Kyle Beckerman’s playing career may have just ended, but his time working for Real Salt Lake and in sport might not be done.
Beckerman announced his retirement on Monday, ending a successful 21-year tenure in MLS that saw him suit up for three different sides. True to form, the accomplished defensive midfielder’s decision came without much relative fuss. There was no planned farewell game, no tears, no big speech.
The main reason for this life-altering choice, though, was the unavoidable. Father Time caught up to him.
“I always wanted to help on the field as best as I could,” said Beckerman in a videoconference on Monday afternoon. “As I looked at this year, I knew being 38 I am not going to start every game or play but I was hoping (to), whether it was going in for a little bit here and there or starting games.
“But as it came down to the end and I saw that I was not getting in in some important games either as a starter or substitute when I was healthy, I felt like going forward if I was not going to contribute on the field then I would want to stop. That is kind of how I got to that.”
The embodiment of everything #RSL stands for & aspires to be every day.
You paved the path & laid the foundation for our club.
Your legacy will live on forever.
Thank you, Captain. For everything. pic.twitter.com/VgIFgUe1sN
— Real Salt Lake (@realsaltlake) December 21, 2020
Beckerman added that he was “at peace” with retiring and that making the decision to hang up his cleats was not all that difficult. Sure, the RSL linchpin is going to miss certain things about playing and he would have liked to go out under more normal circumstances than COVID-19 allowed for, but by and large he has no regrets.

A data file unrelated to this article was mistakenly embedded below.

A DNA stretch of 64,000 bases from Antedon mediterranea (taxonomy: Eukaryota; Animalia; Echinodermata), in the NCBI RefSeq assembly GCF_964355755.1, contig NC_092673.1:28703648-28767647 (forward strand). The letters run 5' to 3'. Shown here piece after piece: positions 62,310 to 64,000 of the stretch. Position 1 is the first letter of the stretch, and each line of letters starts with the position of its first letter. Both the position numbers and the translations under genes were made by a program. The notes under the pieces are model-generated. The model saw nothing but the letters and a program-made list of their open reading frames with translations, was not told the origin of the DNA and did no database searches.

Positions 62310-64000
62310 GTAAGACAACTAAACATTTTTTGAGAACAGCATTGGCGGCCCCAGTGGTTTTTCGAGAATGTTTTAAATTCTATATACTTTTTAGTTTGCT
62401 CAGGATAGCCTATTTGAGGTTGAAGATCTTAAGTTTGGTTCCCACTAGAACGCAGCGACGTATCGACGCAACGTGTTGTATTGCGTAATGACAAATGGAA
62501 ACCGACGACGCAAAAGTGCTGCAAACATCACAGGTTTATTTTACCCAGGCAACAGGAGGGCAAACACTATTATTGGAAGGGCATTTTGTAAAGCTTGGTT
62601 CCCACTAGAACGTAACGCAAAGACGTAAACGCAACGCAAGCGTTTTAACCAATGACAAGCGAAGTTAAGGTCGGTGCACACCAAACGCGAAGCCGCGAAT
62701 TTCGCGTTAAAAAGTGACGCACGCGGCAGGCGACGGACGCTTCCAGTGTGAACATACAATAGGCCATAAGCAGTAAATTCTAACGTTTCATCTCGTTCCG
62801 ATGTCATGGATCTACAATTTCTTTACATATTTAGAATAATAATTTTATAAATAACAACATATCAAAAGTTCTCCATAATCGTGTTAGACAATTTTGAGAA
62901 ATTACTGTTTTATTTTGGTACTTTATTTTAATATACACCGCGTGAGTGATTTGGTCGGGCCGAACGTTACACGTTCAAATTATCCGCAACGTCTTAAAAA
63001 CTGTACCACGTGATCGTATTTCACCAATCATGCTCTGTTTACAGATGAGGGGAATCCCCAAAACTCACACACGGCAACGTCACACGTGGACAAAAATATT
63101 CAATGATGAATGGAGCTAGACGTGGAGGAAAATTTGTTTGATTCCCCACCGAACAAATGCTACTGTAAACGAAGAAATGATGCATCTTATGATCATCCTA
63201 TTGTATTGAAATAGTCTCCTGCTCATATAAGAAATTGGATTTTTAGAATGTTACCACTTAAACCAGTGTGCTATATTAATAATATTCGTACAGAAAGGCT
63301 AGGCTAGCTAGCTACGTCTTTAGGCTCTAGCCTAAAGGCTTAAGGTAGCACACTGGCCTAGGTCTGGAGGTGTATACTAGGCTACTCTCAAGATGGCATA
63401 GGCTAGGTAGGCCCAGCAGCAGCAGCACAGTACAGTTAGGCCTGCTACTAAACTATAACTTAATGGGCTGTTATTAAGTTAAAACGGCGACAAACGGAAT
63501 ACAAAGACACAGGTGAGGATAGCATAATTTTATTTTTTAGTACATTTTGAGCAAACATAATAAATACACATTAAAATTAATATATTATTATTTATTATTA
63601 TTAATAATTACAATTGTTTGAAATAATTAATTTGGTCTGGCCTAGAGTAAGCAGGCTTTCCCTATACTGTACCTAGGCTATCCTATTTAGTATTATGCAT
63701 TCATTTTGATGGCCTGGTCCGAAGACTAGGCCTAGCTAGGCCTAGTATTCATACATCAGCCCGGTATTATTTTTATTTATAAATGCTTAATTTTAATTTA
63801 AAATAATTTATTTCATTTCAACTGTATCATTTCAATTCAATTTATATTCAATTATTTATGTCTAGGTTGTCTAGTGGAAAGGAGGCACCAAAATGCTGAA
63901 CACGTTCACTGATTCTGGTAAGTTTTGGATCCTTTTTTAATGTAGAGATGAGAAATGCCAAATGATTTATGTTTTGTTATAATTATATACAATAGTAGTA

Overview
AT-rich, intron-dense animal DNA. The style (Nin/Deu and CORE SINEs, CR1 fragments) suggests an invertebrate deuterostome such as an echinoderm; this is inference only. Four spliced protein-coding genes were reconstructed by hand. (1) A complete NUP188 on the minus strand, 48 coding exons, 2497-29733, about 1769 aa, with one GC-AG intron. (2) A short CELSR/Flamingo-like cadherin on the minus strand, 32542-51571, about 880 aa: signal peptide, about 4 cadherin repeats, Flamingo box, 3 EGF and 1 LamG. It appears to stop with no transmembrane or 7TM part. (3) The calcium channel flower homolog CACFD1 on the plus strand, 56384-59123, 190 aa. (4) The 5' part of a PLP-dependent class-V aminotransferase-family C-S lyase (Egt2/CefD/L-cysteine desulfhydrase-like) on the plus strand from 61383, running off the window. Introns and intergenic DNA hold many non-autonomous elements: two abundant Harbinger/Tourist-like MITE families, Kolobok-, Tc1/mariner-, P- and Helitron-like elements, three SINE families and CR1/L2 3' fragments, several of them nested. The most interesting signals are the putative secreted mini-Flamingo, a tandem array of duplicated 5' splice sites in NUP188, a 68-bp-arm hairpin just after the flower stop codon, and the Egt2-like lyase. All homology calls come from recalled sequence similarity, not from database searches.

Who could blame him? After all, he helped Real Salt Lake win its first MLS Cup in 2009, is the league’s all-time leader in regular season games played (498) among field players, and played in a World Cup. The American’s career has been filled with accomplishments.
“The World Cup game against Ghana was huge for me personally,” said Beckerman when asked what some of his career highlights were. “I think until you have played in the World Cup, you are constantly playing mind games. You are telling yourself you are good enough and you are trying to pump yourself up before the game and take it as a normal game, but in the back of your mind you know what this is.
“I told myself for so long that you can do this, that you have got this. and then to go in in that game, the first game in the World Cup and win that one to get us off to a good start, it really personally just gave me that confidence that I was right all along.”
Beckerman also noted RSL’s MLS Cup victory over the LA Galaxy, run to the Concacaf Champions League final in 2010, and the U.S. Men’s National Team’s World Cup Qualifying triumph over Mexico in 2013 as other big moments in his career.
“To be part of one of those historic 2-0 wins in qualifying in Columbus was something I am really proud of,” said Beckerman.
As for what is next, Beckerman is open to plenty. Coaching is certainly an option given that his parents were both school teachers and that his brother is the head coach of the wrestling team at Brown University.
“I kind of have coaching and teaching in my blood,” said Beckerman. “It is definitely something I would be interested in, for sure.”
He is in no rush to figure out what is next, however. For now, Beckerman plans to spend more time with his family, and wants to help his young son catch his first fish. Eventually a decision will be made.
Just like Monday’s was.
“I am a father, I am a husband, a brother, a son, (so now it is about) trying to do my best in all those roles” said Beckerman. “I will figure out things to do. This gives me more time for dog walks, fishing. I will figure out stuff to do. I am going to miss some soccer stuff no matter what. That is just what it is, but there is plenty out there that I can get into.”